Wednesday, 6 April 2016

FP7 Audits: 29th February confuses EC auditors

The practice of adding an occasional extra day to February was established in the year 45 BC by Julius Caesar, who simultaneously adjusted the days of other months to the ones we use today. Recent reports suggest that auditors checking FP7 projects have not yet caught up with Caesar’s innovations.

Many researchers, like much of the population, are paid on a monthly basis according to Caesar’s calendar. So their actual cost per day (and therefore per hour) varies with the number of working days in a month, and this has been built in to the management accounting systems of many organisations. EC auditors have recently begun to dispute this calculation. They call them “errors due to incorrect calculations for fractions of a year”. Instead they insist on using the average hourly rate for the last completed financial year. Not only does this fail to correspond to actual costs, it also ignores any pay increases in financial years which are incomplete when a cost report is due.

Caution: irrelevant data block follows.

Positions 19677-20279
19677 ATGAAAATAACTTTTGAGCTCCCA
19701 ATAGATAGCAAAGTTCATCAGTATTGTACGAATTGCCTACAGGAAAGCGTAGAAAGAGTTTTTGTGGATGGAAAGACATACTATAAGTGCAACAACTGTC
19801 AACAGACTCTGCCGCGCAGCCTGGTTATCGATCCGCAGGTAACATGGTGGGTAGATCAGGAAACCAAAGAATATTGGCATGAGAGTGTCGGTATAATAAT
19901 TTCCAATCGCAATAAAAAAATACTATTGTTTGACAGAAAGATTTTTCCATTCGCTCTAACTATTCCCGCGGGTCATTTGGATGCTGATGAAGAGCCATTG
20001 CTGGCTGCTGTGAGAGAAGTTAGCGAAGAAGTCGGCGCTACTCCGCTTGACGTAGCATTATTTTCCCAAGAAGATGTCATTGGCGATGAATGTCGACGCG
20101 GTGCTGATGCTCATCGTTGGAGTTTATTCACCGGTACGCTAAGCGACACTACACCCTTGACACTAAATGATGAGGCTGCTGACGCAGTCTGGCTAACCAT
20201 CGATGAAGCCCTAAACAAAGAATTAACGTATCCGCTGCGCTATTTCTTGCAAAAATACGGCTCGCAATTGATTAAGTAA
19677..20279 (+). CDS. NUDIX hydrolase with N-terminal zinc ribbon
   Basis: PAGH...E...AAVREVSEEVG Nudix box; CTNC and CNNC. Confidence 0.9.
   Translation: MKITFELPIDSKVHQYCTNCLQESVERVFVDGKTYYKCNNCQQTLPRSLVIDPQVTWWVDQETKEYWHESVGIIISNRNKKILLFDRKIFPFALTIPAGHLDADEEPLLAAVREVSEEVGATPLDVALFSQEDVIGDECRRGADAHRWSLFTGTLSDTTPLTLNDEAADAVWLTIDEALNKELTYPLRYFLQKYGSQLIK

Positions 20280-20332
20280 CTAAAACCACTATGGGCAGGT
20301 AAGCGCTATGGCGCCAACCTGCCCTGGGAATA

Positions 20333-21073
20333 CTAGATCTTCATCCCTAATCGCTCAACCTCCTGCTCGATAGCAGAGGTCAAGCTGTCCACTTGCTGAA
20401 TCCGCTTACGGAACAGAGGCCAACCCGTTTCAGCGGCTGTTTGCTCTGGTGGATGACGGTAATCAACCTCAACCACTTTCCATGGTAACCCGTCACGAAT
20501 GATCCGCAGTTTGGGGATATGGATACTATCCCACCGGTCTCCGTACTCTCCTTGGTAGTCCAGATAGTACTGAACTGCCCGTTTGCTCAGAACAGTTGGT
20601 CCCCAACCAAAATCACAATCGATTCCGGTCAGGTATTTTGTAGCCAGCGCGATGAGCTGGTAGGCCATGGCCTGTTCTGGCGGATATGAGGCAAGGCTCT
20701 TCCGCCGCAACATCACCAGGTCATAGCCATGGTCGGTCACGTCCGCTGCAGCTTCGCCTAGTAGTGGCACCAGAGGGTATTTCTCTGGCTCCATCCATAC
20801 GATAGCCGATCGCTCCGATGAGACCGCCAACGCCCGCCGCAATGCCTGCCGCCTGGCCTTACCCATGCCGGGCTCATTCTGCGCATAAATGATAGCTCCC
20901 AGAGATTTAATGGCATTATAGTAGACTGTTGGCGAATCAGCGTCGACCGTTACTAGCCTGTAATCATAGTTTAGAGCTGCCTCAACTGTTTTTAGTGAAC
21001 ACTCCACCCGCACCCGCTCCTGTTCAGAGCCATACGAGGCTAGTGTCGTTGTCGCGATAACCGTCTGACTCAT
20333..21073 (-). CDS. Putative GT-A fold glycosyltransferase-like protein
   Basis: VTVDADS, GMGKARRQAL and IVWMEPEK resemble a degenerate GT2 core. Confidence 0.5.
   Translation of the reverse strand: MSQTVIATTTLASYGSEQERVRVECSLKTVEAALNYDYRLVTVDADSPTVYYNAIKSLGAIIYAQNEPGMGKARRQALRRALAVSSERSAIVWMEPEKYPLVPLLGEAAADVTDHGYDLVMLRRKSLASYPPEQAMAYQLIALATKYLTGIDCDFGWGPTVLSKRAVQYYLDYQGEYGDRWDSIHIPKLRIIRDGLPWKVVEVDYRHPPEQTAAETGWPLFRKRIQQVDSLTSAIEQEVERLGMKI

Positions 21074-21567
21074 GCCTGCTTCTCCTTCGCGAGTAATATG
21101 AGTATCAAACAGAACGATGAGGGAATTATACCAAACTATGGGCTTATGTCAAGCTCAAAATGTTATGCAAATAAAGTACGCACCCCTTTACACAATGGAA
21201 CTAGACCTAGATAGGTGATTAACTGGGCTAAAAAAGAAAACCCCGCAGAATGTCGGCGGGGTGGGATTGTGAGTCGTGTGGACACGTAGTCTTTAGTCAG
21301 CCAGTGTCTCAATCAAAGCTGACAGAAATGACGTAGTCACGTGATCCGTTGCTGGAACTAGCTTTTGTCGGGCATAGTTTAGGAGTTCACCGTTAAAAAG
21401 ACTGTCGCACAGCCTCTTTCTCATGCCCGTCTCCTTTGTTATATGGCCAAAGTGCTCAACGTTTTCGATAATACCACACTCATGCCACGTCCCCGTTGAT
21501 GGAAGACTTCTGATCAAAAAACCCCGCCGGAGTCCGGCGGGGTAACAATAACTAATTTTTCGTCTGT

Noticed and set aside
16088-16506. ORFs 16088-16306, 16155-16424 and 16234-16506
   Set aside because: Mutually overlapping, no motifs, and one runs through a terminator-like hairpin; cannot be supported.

Of course, in H2020 “actual” personnel costs must be calculated from data for completed financial years only. But it looks like EC auditors are applying H2020 contract terms retrospectively to FP7 cases.

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